Empire actor Jussie Smollett, who faces accusations of staging a racist and homophobic attack against himself last month, once pleaded no contest to providing false information to law enforcement.
A Los Angeles City Attorney’s office spokesman confirmed to NBC News 10 Tuesday that Smollett pleaded no contest to driving under the influence and driving without a license, along with giving false information to authorities in 2007. He was sentenced to probation for two years and given a choice to pay a fine or serve prison time in connection to the case, NBC News 10 reports.
The report comes as a Chicago police spokesman said Abimbola “Abel” and Olabinjo “Ola” Osundairo, the two Nigerian brothers who were arrested and later released from custody in connection with the attack reported by Smollett, have met with police and prosecutors at the courthouse.
Department spokesman Anthony Guglielmi said the meeting took place Tuesday in Chicago. He also said that officers have determined a tip that the two men may have been in an elevator with Smollett last month was not credible. He said video evidence helped them make that determination.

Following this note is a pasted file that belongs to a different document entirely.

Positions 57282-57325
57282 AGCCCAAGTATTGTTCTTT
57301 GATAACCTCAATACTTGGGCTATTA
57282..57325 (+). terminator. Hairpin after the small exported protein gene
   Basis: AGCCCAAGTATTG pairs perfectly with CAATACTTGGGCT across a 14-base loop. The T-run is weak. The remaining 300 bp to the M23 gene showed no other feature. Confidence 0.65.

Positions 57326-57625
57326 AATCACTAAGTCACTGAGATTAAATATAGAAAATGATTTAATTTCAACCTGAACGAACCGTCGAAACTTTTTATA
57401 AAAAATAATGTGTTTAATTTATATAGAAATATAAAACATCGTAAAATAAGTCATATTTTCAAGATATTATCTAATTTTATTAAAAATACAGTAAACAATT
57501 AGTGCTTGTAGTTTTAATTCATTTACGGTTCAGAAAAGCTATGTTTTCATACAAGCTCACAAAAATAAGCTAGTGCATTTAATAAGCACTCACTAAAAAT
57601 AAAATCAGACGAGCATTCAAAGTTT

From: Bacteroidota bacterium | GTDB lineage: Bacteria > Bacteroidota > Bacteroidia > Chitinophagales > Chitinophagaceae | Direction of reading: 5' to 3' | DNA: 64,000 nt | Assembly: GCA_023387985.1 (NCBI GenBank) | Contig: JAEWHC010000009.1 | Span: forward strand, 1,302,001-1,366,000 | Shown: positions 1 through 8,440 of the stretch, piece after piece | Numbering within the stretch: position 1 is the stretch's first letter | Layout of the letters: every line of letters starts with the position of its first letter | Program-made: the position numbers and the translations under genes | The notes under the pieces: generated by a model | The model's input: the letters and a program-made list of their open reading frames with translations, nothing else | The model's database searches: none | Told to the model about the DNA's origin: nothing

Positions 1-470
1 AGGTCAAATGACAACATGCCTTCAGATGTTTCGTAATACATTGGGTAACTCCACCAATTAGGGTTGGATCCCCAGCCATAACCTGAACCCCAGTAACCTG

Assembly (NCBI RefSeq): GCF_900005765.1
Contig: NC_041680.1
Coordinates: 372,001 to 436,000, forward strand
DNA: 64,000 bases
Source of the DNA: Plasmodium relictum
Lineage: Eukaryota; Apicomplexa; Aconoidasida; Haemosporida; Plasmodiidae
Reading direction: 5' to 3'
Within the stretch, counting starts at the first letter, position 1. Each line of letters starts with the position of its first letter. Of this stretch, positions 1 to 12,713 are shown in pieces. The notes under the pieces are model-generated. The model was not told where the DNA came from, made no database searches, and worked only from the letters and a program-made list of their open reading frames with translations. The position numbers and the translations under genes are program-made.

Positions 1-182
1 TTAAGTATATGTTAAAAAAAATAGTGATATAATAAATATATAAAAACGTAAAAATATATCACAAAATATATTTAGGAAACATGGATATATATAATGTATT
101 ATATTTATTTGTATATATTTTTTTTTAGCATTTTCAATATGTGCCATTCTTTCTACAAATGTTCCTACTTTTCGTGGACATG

The development follows reports that FBI and U.S. Postal Inspection Service officials are investigating whether Smollett played a role in sending a threatening letter to himself at Empire’s Chicago studio ahead of his alleged staged attack, according to ABC News.
ABC News reports that the letter, which was delivered mailed to the studio on January 22, is undergoing an FBI crime lab analysis.
Smollett reported last month that he was physically attacked by two men who yelled homophobic and racial slurs. He said they also yelled he was in “MAGA Country,” an apparent reference to President Donald Trump’s campaign slogan.
Last week, police announced that the “investigation had shifted” following interviews with the brothers and their release from custody without charges. Police have requested another interview with Smollett.
Meanwhile, attorneys for Smollett said Monday there are no plans for him to meet with Chicago detectives for a followup interview about his reported assault. Anne Kavanagh is a spokeswoman for Smollett’s lawyers. She says that his lawyers “will keep an active dialogue with Chicago police on his behalf.”
The Associated Press contributed to this report.